Scaling up to more robust operations is near impossible if you don’t have a strong foundation to build upon. After a year of trial and error the Bull Run Filtration Pilot team has found some successful recipes for filtering water in the Bull Run Watershed. It was a year filled with tinkering, teamwork, and tenacity. The year-long study provides the regulatory data the Oregon Health Authority needs to allow the project to move forward. Here are some of the key breakthroughs that laid the groundwork for the future filtration plant, which is set to be fully operation in 2027.
How does filtration treatment affect disinfection byproducts?
Disinfection byproducts (DBPs) are potentially harmful materials created after chlorine reacts with certain types of organic material. The pilot team knew filtration would reduce DBP levels. Finding out exactly how much would require a series of simulated tests.
Anna Vosa with Water Quality says the team’s filtration methods “significantly reduced all DBPs regulated by the EPA to very low levels, easily meeting our project goals of cutting DBPs by more than 50 percent.”
What type of filters should we use?
Water Quality Engineer Mac Gifford describes choosing the right filtration rate like a driver on the highway setting their speed control, “too fast can lead to losing control, but too slow and you may never arrive to your destination.” By “test driving” the different filtration materials and rates the pilot team compared their effectiveness in real time. “The breakthrough we found was that anthracite and granular active carbon both work very well for our water.” While both are effective, anthracite is less expensive, so it was chosen to help control costs of the full-scale facility.
How did we learn to coagulate our water?
Coagulation neutralizes the charges of particles in raw water, bunching particles together which makes it easier to remove them during filtration. Chemical Engineer Mojtaba Azadiaghdam says the pilot team’s current coagulation and flocculation procedures “remove more than half of the organic matter that could otherwise react with chlorine and produce harmful disinfection byproducts.” Experimentation is ongoing, but once the right coagulant is selected it will give the design team guidance on how many chemical tanks and pumps are needed for the full-scale plant.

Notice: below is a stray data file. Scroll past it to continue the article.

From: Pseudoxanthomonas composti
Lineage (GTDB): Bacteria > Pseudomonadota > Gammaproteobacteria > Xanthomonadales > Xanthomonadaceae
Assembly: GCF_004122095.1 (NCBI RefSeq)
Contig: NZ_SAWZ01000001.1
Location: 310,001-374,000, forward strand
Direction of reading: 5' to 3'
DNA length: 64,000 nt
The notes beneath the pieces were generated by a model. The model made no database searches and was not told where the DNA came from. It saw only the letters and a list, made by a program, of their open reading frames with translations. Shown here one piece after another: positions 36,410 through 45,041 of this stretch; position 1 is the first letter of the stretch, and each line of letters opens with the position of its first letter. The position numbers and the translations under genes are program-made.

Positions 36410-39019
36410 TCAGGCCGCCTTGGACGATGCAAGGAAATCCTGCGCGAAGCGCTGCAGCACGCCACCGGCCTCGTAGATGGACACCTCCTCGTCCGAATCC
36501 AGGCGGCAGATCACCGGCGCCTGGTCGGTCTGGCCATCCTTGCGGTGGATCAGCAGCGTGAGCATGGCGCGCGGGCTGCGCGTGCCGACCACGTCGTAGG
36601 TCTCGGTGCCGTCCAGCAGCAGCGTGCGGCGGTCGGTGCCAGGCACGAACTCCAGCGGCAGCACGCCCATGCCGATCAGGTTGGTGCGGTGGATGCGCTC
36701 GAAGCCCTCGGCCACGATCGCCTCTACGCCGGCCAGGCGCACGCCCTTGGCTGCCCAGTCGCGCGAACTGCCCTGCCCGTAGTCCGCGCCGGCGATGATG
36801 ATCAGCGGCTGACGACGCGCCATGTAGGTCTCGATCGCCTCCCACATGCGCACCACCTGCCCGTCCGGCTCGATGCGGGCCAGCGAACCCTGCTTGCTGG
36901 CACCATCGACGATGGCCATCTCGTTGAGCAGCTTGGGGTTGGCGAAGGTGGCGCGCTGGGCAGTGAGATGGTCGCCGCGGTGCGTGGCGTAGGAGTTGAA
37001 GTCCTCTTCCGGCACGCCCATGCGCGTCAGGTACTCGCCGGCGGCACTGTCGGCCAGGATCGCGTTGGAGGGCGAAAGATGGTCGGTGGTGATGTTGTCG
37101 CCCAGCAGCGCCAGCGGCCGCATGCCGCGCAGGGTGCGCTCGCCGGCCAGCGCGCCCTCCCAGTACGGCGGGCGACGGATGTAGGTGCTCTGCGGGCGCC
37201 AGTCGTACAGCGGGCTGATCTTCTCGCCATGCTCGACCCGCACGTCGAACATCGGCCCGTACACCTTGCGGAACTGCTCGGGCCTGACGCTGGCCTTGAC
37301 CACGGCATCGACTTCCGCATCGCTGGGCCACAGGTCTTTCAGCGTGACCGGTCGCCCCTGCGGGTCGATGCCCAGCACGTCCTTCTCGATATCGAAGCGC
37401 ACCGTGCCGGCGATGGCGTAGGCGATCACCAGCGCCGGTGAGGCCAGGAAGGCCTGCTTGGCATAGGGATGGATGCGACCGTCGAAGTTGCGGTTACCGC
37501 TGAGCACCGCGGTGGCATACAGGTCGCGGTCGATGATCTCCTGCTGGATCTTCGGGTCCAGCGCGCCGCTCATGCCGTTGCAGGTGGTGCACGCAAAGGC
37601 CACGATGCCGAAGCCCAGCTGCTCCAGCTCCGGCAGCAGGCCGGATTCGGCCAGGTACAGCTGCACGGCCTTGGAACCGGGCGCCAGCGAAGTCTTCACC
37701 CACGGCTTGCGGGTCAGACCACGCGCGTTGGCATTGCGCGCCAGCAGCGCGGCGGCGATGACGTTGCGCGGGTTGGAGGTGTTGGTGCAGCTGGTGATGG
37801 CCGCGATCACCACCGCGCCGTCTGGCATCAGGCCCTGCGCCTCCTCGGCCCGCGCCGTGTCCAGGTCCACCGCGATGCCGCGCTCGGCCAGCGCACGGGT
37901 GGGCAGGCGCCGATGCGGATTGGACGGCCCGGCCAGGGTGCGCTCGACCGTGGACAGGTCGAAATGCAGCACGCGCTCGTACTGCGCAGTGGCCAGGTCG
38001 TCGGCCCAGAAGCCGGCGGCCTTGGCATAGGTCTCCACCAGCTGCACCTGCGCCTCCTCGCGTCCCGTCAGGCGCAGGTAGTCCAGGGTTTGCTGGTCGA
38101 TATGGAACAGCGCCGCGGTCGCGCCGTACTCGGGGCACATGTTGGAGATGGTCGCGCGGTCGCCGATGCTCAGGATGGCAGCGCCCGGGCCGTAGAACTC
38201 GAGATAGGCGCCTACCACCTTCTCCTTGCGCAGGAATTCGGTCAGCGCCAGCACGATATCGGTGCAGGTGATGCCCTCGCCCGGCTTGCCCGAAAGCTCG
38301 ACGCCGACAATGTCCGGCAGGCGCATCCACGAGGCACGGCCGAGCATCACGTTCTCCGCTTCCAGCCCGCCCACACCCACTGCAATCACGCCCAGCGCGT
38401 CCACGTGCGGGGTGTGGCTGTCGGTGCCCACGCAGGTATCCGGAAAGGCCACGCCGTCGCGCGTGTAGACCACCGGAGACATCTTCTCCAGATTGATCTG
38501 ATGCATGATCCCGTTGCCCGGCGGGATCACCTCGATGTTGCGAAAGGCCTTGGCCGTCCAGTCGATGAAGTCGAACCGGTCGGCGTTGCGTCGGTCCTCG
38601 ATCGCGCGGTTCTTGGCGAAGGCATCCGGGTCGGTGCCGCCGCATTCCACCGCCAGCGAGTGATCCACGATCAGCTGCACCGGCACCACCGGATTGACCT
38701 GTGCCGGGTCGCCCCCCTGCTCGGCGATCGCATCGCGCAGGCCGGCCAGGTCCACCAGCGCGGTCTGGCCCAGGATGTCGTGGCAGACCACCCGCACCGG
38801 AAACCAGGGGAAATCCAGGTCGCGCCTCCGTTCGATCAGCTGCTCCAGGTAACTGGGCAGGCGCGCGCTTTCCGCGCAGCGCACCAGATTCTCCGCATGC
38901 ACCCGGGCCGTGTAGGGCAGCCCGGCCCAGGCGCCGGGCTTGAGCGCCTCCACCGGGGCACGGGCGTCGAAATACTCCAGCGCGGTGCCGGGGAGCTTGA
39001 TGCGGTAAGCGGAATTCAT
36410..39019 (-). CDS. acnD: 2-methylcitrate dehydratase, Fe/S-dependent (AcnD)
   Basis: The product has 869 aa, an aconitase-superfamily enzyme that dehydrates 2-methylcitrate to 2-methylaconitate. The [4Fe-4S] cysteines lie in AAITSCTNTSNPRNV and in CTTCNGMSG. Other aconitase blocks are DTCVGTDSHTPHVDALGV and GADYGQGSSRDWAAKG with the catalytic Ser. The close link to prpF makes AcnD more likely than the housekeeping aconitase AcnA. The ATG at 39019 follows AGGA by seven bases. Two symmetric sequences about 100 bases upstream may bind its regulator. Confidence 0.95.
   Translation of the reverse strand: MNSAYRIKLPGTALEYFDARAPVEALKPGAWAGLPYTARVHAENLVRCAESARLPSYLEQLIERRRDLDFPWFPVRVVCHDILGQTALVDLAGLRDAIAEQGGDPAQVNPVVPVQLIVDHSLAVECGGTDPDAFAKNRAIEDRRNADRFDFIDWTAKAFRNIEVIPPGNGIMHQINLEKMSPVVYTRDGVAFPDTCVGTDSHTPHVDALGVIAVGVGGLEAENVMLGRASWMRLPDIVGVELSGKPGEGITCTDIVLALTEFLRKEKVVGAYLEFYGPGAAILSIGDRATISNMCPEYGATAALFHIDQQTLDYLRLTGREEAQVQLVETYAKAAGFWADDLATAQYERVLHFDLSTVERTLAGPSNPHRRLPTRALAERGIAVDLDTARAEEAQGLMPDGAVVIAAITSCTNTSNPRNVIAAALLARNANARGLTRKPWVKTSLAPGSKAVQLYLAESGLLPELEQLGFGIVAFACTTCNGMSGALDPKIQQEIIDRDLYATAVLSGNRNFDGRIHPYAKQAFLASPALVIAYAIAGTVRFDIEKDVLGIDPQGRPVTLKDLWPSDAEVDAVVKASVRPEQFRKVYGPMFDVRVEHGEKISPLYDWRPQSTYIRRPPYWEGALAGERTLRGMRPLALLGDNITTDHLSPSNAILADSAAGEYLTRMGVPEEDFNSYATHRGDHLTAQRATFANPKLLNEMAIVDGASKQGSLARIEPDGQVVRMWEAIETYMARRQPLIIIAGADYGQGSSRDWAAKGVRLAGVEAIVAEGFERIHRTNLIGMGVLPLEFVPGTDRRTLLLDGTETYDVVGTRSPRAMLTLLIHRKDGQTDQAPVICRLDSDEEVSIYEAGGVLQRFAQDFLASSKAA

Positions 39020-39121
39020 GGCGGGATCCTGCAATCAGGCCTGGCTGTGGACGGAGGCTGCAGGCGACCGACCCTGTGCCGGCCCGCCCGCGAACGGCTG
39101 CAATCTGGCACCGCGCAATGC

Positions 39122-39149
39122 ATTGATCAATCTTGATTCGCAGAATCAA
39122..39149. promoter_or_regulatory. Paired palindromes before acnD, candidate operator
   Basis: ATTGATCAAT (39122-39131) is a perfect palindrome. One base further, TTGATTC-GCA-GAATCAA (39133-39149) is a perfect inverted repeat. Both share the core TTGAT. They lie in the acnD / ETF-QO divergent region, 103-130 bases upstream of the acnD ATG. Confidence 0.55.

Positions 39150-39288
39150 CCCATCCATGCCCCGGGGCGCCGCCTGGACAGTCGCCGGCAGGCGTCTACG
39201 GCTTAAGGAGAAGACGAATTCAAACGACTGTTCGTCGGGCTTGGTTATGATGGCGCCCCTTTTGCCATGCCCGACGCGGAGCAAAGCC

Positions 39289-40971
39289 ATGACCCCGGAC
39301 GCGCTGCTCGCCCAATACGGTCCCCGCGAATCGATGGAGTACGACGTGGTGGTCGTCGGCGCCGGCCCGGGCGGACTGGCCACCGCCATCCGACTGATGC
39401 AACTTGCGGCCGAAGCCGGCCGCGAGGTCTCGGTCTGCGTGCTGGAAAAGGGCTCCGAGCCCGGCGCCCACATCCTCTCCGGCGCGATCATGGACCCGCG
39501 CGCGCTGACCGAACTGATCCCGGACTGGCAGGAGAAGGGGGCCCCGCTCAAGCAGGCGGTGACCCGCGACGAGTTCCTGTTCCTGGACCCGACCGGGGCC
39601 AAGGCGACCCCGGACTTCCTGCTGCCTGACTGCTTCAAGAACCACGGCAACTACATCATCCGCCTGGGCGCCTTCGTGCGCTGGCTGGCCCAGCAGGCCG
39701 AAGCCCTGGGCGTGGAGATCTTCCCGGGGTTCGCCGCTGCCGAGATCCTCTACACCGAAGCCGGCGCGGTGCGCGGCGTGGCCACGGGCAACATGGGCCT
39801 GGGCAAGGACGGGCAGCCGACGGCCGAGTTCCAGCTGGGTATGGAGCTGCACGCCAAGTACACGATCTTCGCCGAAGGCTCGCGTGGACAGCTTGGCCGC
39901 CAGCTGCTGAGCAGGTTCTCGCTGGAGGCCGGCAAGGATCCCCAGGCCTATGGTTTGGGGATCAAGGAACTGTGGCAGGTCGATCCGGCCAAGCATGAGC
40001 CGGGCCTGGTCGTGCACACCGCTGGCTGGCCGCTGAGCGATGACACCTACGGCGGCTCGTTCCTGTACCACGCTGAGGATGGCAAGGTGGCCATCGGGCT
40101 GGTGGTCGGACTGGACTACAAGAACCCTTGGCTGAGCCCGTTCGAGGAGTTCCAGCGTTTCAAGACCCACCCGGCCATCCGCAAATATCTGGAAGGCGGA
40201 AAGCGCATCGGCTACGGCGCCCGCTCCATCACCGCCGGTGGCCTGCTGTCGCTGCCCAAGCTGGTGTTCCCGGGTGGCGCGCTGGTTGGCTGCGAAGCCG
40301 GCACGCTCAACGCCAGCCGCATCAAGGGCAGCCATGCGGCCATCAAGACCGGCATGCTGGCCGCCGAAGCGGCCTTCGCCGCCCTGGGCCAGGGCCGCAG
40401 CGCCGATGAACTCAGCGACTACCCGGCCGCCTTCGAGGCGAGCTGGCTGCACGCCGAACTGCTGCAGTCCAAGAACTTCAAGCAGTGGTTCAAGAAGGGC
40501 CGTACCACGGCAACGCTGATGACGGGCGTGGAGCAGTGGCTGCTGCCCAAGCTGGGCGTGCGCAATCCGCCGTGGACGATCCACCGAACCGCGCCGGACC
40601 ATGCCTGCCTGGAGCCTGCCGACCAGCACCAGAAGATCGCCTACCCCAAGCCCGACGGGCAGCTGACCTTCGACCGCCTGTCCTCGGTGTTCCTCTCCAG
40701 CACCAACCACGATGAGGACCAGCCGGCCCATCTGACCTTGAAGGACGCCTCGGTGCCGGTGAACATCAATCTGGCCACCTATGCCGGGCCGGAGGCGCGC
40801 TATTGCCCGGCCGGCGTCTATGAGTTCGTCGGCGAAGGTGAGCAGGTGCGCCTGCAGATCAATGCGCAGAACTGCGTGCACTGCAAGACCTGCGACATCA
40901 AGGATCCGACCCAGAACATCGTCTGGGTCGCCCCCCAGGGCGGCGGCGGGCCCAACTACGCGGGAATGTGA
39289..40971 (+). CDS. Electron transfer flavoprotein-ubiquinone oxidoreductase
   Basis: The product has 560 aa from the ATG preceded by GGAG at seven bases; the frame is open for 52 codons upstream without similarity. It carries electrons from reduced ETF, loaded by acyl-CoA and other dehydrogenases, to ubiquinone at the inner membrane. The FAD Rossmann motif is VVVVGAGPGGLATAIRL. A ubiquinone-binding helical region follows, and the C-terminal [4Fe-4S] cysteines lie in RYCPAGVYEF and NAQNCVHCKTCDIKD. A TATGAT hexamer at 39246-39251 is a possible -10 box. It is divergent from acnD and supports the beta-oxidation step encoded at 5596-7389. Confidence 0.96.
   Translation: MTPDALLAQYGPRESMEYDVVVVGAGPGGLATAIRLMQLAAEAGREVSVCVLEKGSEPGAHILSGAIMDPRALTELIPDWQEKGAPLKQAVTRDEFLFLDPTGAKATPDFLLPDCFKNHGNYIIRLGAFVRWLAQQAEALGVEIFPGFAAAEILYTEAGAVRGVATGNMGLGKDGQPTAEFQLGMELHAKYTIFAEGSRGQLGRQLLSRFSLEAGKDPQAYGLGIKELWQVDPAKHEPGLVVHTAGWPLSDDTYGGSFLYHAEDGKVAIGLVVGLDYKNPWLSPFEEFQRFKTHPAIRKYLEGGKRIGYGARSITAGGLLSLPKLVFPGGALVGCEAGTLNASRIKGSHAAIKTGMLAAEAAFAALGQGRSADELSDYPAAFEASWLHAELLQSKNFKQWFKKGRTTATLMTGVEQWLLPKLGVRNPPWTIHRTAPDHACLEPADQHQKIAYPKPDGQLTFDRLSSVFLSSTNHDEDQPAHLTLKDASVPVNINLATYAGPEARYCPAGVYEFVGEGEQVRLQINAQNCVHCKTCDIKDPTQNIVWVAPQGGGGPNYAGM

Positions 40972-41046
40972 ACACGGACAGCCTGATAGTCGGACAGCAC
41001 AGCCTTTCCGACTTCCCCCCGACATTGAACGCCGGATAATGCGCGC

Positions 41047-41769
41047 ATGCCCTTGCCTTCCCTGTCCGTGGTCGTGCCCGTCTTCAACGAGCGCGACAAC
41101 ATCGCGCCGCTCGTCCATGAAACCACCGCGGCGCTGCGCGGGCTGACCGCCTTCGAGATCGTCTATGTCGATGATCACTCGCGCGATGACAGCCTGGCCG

What is the value of ozone?
The team knew off the top ozone was a key ingredient to treating water in the filtration pilot, but how much to add and when to inject it wasn’t a simple equation to solve. “The ozone module is arguably the most complex and difficult to operate unit we have,” said Melanie Roy, Water Quality Assistant. The team worked tirelessly to troubleshoot and resolve equipment issues. The payoff was clear to see as ozonation made the filters more productive, reduced the DBPs in the water, and lessened the need for chlorine.
What did we learn with the spiking study?
Right now, a major storm in the Bull Run Watershed could mean we’d draw exclusively from the Columbia South Shore Well Field. This is because a spike in turbidity from storm runoff may compromise water quality in the Bull Run. Filtration aims to improve that level of service. A spiking study was needed to simulate water conditions after a storm, which allowed the pilot team to find Anna Vosa getting results showing a dramatic drop in DBPs after running water through our filtration system. The results from a turbidity simulation that took water from 100 NTUs to just .1 NTUs.
The pilot team is now summarizing results of the pilot study to be submitted to gain regulatory approval from OHA. Once approved this information will be used in the design of the full-scale facility. Experimentation will continue and the pilot team will work on the best ways to manage disinfection and corrosion control. The Pilot will also be used to train treatment operators and develop staff expertise. Many thanks to the whole pilot team and other staff at PWB and the consultant team who worked so hard on this project.